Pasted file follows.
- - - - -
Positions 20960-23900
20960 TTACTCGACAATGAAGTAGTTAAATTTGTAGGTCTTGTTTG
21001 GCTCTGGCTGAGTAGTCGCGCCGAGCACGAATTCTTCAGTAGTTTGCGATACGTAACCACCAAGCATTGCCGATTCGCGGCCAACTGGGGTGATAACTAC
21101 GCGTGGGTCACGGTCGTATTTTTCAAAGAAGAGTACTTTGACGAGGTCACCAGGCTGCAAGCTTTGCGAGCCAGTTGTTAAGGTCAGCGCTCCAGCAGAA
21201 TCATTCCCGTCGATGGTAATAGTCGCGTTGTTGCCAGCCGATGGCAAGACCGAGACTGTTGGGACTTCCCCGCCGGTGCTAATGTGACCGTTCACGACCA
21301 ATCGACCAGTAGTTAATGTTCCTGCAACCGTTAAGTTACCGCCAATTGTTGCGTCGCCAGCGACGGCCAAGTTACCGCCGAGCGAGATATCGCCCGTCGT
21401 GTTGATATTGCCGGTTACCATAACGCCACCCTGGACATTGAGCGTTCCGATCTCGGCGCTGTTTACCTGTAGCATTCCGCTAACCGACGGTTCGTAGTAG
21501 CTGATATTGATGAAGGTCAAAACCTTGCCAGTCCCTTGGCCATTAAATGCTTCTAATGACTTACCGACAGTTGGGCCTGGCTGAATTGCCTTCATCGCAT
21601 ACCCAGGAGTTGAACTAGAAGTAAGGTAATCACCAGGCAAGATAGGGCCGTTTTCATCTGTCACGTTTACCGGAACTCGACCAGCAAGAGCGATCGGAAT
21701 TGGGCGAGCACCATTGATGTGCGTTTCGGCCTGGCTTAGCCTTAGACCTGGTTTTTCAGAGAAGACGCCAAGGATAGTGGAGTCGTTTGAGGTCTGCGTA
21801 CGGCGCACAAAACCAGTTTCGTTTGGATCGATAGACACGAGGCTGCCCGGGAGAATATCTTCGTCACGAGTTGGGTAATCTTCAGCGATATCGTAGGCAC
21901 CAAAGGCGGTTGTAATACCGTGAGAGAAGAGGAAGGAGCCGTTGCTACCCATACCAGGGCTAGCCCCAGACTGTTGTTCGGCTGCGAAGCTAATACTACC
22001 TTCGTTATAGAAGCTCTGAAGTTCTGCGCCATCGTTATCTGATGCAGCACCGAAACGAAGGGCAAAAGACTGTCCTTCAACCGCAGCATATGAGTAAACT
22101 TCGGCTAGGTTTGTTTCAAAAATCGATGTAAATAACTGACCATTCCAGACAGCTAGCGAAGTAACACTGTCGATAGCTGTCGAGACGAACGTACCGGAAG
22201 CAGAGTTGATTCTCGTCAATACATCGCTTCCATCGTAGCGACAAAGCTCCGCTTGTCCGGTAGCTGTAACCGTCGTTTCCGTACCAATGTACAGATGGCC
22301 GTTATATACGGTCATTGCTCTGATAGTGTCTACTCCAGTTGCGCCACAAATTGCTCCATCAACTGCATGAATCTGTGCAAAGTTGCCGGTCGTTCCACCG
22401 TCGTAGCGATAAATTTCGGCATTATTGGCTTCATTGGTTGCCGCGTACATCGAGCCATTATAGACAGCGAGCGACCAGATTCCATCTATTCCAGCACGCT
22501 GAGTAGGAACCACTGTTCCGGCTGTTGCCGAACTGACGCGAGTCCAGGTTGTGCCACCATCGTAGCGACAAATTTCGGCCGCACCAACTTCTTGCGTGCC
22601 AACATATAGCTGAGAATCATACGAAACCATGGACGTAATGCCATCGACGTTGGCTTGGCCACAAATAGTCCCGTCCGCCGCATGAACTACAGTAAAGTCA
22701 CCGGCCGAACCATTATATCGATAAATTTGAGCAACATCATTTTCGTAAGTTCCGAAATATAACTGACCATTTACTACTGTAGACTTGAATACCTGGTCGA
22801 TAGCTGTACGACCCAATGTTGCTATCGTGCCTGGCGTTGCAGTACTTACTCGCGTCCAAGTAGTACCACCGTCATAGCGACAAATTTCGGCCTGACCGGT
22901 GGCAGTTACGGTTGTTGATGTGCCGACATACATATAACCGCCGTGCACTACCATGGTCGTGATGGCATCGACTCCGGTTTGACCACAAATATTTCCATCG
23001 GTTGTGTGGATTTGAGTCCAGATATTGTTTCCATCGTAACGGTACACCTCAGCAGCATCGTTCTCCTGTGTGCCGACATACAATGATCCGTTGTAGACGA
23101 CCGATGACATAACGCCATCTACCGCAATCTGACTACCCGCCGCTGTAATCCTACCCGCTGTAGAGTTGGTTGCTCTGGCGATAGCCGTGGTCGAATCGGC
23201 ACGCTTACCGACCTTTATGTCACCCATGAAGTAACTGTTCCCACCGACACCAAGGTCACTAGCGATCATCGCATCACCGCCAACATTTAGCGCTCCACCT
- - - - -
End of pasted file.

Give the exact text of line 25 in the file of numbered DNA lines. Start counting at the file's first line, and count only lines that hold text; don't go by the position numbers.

23201 ACGCTTACCGACCTTTATGTCACCCATGAAGTAACTGTTCCCACCGACACCAAGGTCACTAGCGATCATCGCATCACCGCCAACATTTAGCGCTCCACCT